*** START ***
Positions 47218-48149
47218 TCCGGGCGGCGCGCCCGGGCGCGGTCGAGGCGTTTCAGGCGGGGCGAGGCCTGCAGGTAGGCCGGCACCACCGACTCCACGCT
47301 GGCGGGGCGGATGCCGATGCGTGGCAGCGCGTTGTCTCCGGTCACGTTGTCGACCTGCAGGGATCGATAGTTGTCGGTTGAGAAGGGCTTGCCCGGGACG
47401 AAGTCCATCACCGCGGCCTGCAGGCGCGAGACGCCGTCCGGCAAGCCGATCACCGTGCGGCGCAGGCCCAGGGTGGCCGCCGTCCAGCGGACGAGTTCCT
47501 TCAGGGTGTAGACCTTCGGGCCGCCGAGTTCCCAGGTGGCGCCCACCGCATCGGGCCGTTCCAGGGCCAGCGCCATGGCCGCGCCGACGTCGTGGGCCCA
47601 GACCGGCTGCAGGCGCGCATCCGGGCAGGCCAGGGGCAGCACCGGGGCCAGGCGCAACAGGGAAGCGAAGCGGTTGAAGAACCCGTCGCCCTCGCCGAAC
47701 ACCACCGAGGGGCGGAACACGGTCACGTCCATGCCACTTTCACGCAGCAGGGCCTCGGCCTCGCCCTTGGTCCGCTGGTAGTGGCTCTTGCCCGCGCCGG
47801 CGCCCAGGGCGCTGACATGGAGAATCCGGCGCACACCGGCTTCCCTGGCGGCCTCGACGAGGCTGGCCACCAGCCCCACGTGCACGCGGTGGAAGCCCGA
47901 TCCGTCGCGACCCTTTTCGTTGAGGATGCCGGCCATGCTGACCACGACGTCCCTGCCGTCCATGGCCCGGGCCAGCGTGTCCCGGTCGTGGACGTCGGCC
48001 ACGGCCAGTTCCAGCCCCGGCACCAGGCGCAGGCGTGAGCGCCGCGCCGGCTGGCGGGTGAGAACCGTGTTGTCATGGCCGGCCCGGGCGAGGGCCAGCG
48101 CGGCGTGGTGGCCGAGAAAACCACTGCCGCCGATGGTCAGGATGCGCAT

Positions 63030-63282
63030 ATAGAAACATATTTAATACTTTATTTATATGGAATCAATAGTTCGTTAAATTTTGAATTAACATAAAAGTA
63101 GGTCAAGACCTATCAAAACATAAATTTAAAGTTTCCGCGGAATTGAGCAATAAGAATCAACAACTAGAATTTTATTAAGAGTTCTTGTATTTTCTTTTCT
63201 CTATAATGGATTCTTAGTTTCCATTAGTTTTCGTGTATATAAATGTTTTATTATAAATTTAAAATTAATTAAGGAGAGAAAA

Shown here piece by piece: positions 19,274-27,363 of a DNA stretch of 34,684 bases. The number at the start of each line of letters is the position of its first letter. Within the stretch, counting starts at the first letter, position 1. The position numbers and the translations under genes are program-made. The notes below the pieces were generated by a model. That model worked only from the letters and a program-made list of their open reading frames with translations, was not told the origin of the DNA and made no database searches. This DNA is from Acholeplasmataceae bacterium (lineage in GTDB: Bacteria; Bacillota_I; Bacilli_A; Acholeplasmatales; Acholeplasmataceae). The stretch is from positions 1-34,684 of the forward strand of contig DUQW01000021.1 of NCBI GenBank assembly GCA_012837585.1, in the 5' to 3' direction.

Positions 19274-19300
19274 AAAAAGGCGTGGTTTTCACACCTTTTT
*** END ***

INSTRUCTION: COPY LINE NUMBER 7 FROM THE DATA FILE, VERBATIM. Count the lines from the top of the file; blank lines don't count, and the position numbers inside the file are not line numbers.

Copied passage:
47701 ACCACCGAGGGGCGGAACACGGTCACGTCCATGCCACTTTCACGCAGCAGGGCCTCGGCCTCGCCCTTGGTCCGCTGGTAGTGGCTCTTGCCCGCGCCGG